Plant Pathology: Lab Quiz 7

Abiotic injury/disorder
Resembles damage from biotic factors. May affect all life stages. Damage is systemic, not random. Can occur in the field, storage, or market. Symptoms vary with type and severity of abiotic factor. Lacks disease signs. Doesn’t spread from plant to plant. Can be difficult to impossible to identify. Most are irreversible. Associated stress may promote infection of pathogens.
Aeciospore
Produced by macrocyclic and demicyclic rust fungi. Formed in numerous parallel chains in an aecium. In heteroecious rusts they infect the telial host. Aeciospores of different species often have similar morphology.
Aecium
Form aeciospores in parallel chains. Some are cup shaped. Often on the lower surface of a leaf.
Air pollutants
An abiotic disorder. Can be caused by hydrogen fluoride or ozone.
Antibiosis
A mechanism for biological control. Inhibition or destruction of one organism by a metabolic product of another, including antibiotics, enzymes, and volatile substances. A form of indirect interaction with a pathogen. Common in soil-borne fungi and bacteria. Produced by many microbes, usually in small quantities by plant pathogens. Antibiotics in the soil last longer and spread better than foliar applications. Includes Bacillus sp.
Aphelenchus avenae
A nematode which is a hyperparasite of a plant pathogenic fungi. It may feed on mycelia.
Apple powdery mildew
A polyetic, polycyclic disease.
Arthrobotrys sp.
A fungi that is a hyperparasite that predates on nematodes. It constructs a ring of hyphae, which ensnares and invades the nematode’s body.
Asparagus rust
A common polycyclic disease caused by Puccinia asparagi. Affects all aboveground parts of the host. Affects asparagus and occurs wherever asparagus is grown. Symptoms are dark brown to red pustules on stems and needles, which release rust coloured uredospores throughout the summer. Black protruding lesions form during dry periods, producing teliospores. Management strategies include removing infested crop prior to spear emergence, destroying wild or volunteer asparagus, planting away from established plantings, cleaning fields after harvest by cutting spears below the soil level, planting rows in direction of prevailing winds, using tolerant varieties, and fungicides.
Autoecious rust
“Self house”

Monoecius rust

A rust that completes its life cycle on a single host. Includes Puccinia asparagi.

Avoidance
Occurs before the pathogen is present. Prevents disease by selecting a time of year or site where there is no inoculum, or where the environment is not favourable for infection. Plant when inoculum is low or inactive. Grow seed in areas away from commercial production. Don’t plant in poorly drained soils. Avoid wounding. Avoid exess moisture on plants.
Bacillus sp.
An organism which produces an antibiotic that inhibits the growth of many pathogens, including Botrytis sp.
Basidiomycetes
Club fungi

Produce basidiospores. Includes rust fungi and fleshy fungi including mushrooms, puffballs, and bracket fungi.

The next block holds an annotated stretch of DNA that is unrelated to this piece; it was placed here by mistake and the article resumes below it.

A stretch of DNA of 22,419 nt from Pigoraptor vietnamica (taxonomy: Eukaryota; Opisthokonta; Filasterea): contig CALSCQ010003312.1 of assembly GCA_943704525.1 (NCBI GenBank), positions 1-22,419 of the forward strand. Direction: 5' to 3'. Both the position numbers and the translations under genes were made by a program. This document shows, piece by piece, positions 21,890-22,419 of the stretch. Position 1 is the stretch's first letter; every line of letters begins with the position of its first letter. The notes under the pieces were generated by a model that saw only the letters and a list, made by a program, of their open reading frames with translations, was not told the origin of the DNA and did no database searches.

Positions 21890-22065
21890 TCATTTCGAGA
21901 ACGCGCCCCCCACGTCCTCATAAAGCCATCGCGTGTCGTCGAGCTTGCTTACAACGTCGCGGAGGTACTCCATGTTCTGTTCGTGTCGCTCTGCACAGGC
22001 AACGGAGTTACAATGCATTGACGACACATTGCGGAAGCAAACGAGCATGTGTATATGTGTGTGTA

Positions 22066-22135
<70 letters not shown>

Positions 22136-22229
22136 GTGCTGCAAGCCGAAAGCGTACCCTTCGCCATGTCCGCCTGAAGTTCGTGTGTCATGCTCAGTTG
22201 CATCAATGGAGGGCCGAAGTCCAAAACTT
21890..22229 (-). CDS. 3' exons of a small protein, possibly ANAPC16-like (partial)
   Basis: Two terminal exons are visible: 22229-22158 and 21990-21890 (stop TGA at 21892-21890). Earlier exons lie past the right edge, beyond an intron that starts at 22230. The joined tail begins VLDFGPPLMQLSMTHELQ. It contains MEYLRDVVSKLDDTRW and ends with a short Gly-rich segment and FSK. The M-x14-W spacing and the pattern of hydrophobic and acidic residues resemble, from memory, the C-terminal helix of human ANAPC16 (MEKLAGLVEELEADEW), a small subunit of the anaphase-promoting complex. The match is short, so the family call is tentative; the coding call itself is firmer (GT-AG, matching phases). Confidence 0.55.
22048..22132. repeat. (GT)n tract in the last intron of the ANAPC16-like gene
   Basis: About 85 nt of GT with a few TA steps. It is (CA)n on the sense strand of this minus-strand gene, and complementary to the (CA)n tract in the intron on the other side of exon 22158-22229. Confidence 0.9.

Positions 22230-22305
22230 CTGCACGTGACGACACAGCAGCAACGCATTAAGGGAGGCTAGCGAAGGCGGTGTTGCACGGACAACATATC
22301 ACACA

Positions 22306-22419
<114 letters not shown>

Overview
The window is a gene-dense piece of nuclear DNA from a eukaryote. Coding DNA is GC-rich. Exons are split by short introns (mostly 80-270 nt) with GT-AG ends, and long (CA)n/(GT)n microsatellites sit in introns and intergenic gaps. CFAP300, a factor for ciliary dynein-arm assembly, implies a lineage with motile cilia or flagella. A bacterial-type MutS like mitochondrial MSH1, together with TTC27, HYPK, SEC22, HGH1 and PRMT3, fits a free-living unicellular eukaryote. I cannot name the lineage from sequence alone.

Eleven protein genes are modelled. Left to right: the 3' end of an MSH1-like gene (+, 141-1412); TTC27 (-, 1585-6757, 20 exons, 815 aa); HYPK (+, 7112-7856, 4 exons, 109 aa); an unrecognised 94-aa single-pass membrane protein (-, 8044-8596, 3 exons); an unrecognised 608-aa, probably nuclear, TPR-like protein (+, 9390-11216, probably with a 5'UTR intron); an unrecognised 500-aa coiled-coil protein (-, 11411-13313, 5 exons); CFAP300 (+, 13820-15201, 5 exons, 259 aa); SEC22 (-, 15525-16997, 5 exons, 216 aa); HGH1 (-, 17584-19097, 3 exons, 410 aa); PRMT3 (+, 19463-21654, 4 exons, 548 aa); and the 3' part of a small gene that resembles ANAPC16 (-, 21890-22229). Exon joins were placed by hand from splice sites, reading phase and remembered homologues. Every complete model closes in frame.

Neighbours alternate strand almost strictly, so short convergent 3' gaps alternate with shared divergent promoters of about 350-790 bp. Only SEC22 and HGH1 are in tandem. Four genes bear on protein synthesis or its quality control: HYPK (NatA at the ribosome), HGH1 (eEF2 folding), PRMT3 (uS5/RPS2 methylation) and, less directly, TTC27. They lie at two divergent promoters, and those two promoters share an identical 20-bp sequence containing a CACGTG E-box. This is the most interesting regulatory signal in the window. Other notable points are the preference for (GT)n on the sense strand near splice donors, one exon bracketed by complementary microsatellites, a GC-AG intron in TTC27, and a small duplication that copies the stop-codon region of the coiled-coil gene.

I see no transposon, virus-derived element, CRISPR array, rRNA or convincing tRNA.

Bacillus subtilis
A bacterial inoculant used to suppress disease. Suppresses pathogens including Pythium species using antibiosis, competition for nutrients, and volatile compounds that incude systemic resistance. Activate at 8 – 40?C, pH 5 – 9. Produces spores that survive up to 6 years in the soil. Used in the fermentation of chocolate. Triggers plants to close their stomata.
Basidiospore
Produced by all rust fungi. Four are produced on one basidium. Haploid, tiny, colourless spores extremely susceptible to desiccation. Dispersed during humid periods at night. In heteroecious rusts they infect the aecial host. Produce haploid mycelia which form pycnia of either + or – mating type.
Basidium
Germinates from the teliospore, and produces four basidiospores.
Biological control
Involves the stimulation or enhancement of biological activity in order to reduce the amount of inoculum or disease-producing activity. An alternate to synthetic pesticides. Use of living organisms or their products, such as fungi, bacteria, chromista, viruses, nematodes, and insects. Often depends on activity of microbial communities and involves numerous microbial interactions. There are several success cases. Exists in natural systems, in the soil, organic residues, plant surface, or inside the plant as endophytes. Advantages include minimal or no negative effects on the environment, specific targeting of desired organisms, and long-lasting effects. Disadvantages include need for knowledge of pest biology, high cost, host specificity, and labour intensiveness. It can fail if the control organism dies. Mechanisms include competition, antibiosis, hyperparasitism, induced resistance, and hypovirulence.
Black layer
A stagnant, dark layer of anaerobic organic matter in the soil just below a layer of turf. Visible in the sand profile, and has a rotting egg smell. Hydrogen sulphides are produced from anaerobic decomposition, and react with iron to form a black precipitate. Leads to yellowing of leaves and thinning of turf. Caused by heavy thatch, compaction, poor drainage and excess water, and heavy use of the field.

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Boron deficiency
An abiotic disorder.

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Botrytis sp.
A pathogen which may be controlled with antibiosis produced by Bacillus sp.
Burning
A cultural practice. Burning of plant tissue, destroying pathogens in plants, plant residues, and at the soil surface. The heat can kill resting spores of Pythium pathogens. Sugarcane is harvested by burning the field and collecting stalks. May be used for late blight of potato. There are some environmental concerns; it can start a forest fire.
Cedar apple rust
A disease caused by Gymnosporangium juniperi-virginianae. Affects apples, and cedar is the alternate host.

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Cedar hawthorn rust
A demicyclic, heteroecious disease caused by Gymnosporangium globosum. It rarely kills either of its hosts, but can disfigure plants when twigs are infected.
Cedar hawthorn rust dissemination